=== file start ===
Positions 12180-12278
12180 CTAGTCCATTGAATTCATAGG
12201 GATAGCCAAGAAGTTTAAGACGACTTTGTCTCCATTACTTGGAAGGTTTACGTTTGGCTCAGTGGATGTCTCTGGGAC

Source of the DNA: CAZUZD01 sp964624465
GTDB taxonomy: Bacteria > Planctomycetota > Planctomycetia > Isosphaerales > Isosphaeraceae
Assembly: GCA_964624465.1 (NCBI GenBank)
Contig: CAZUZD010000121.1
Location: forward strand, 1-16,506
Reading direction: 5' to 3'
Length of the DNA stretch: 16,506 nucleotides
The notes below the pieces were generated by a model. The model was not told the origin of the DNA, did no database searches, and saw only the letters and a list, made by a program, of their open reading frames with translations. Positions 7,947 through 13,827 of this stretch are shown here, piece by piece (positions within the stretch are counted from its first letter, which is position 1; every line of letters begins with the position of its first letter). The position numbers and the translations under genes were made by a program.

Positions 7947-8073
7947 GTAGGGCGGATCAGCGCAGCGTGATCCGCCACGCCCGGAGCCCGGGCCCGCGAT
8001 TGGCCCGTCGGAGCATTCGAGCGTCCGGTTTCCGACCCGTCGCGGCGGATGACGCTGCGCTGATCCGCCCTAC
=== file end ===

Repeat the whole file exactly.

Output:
Positions 12180-12278
12180 CTAGTCCATTGAATTCATAGG
12201 GATAGCCAAGAAGTTTAAGACGACTTTGTCTCCATTACTTGGAAGGTTTACGTTTGGCTCAGTGGATGTCTCTGGGAC

Source of the DNA: CAZUZD01 sp964624465
GTDB taxonomy: Bacteria > Planctomycetota > Planctomycetia > Isosphaerales > Isosphaeraceae
Assembly: GCA_964624465.1 (NCBI GenBank)
Contig: CAZUZD010000121.1
Location: forward strand, 1-16,506
Reading direction: 5' to 3'
Length of the DNA stretch: 16,506 nucleotides
The notes below the pieces were generated by a model. The model was not told the origin of the DNA, did no database searches, and saw only the letters and a list, made by a program, of their open reading frames with translations. Positions 7,947 through 13,827 of this stretch are shown here, piece by piece (positions within the stretch are counted from its first letter, which is position 1; every line of letters begins with the position of its first letter). The position numbers and the translations under genes were made by a program.

Positions 7947-8073
7947 GTAGGGCGGATCAGCGCAGCGTGATCCGCCACGCCCGGAGCCCGGGCCCGCGAT
8001 TGGCCCGTCGGAGCATTCGAGCGTCCGGTTTCCGACCCGTCGCGGCGGATGACGCTGCGCTGATCCGCCCTAC